Edward Bozeman is a Marine Corps veteran of the Iraq and Afghan wars and has a combined 16 years of experience in the Military and as a consultant in the Intelligence Community. Mr. Bozeman is working on his graduate practicum at American University’s School of International Service which is focused on combating foreign state sponsored propaganda and disinformation.
“Today is September 12, 2001.” It’s a phrase found on the walls of some of the most remote U.S. outposts in the world, some of which are still home to those fighting the Global War on Terrorism. It is representative of a mindset and a mission that became important, to many, overnight. While its meaning may vary slightly from person to person, it unites us through patriotism and dedication to a common cause. The counterterrorism (CT) mission is still being prosecuted, albeit by a leaner and agile force, and most Americans are still on alert when they see abandoned luggage in airports. We stand stronger in some ways, weaker in others, but forever changed nearly twenty years after the attacks of September 11, 2001.
As we are inundated by the 24-hour news cycle, browse social media, or listen to government officials speak, one might be overcome with a sense of déjà vu. We cannot help but feel as if the target selection, surveillance, planning, and rehearsal have already happened under our noses, frankly with our help, and we are now under a perpetual state of attack and exploitation. Only this threat is not like any other we have faced or prepared for. In fact, it is unlikely that any specific date or time will ever be burned into the minds of future generations. Instead, we will wake up one day – not all at once – to find that our democracy has been torn down piece by piece. To make it worse, we will have not only allowed it to happen, but will have helped wield the sledgehammers of disinformation that made it possible. That is, if we don’t make immediate and significant changes.
We have a chance to learn from our mistakes. This moment is about being proactive from the national level down to every individual American. The nation was caught off guard by 9/11 in part due to a lack of communication among intelligence agencies, inadequate funding, and a general complacency and public ignorance of potential threat actors. CT efforts were not born on 9/11, but rather, reimagined, more heavily funded, honed, and for years embraced by the American people during a time of crisis. It was simply made a priority and for some, a way of life. If we are to win this war of ideas, we must begin to adopt and foster a national mindset that is conducive to countering the existential threat that is disinformation.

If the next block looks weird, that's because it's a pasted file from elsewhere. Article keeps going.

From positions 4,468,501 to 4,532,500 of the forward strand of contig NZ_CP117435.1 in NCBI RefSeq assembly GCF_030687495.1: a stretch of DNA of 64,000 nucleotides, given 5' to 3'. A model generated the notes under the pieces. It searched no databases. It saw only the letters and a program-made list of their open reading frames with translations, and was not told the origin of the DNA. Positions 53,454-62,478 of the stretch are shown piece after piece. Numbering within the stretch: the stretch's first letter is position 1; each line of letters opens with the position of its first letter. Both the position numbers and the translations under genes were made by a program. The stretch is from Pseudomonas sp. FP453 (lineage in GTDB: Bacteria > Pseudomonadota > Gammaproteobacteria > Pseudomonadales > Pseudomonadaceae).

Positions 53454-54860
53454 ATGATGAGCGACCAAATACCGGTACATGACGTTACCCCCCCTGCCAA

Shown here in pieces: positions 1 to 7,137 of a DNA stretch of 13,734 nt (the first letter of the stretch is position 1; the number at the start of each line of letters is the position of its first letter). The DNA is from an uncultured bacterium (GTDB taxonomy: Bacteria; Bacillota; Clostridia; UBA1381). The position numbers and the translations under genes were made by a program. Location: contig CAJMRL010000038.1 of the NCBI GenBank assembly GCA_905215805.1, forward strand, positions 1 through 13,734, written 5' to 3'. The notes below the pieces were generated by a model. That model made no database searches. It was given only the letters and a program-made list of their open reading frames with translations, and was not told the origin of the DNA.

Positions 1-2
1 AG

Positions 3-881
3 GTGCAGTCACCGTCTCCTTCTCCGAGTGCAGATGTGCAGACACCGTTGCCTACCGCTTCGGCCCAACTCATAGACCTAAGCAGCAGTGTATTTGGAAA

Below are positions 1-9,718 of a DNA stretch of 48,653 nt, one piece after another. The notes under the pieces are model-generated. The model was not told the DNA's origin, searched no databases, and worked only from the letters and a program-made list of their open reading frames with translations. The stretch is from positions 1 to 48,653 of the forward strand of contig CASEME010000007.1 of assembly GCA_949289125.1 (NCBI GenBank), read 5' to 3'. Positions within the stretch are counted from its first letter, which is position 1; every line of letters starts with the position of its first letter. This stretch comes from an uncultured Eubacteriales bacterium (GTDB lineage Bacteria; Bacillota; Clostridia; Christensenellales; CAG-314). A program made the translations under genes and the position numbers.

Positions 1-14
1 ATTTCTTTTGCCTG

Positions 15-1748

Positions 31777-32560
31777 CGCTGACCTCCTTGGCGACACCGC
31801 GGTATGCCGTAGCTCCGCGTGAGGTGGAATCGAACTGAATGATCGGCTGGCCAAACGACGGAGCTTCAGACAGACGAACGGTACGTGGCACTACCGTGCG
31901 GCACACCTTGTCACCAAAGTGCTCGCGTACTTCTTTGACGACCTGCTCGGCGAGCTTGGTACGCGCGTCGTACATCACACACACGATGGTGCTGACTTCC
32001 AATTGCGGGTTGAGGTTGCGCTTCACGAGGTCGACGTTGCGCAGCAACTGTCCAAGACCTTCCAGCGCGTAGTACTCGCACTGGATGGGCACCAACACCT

We must also face a couple of harsh realities. Americans consume information in a compulsive fashion and, for the most part, do not raise the necessary concerns that would normally bring a threat like disinformation to the attention of elected officials. Instead, we are posting, liking, and sharing propaganda that has been designed for the express purpose of destabilizing our democracy. To put it bluntly, we crave it and hardly care if we recognize it, making ourselves and our institutions dangerously vulnerable to manipulation.
It’s no coincidence that some of the most important issues we face as a nation are the same issues that malign actors use as wedges to further divide us. We care about health care, the economy, education, poverty, immigration, and countless other issues. We care so much that we get emotional and allow our passion to take over. Sometimes we rush so fast to click that we fail to see if what we are clicking is real or if it’s just another attempt to drive a wedge further into our society. By proactively building resilience at the national level, we can give ourselves some breathing room to address one of the more complicated aspects of this threat: the unwitting citizens that make it so effective. Yes, that means you.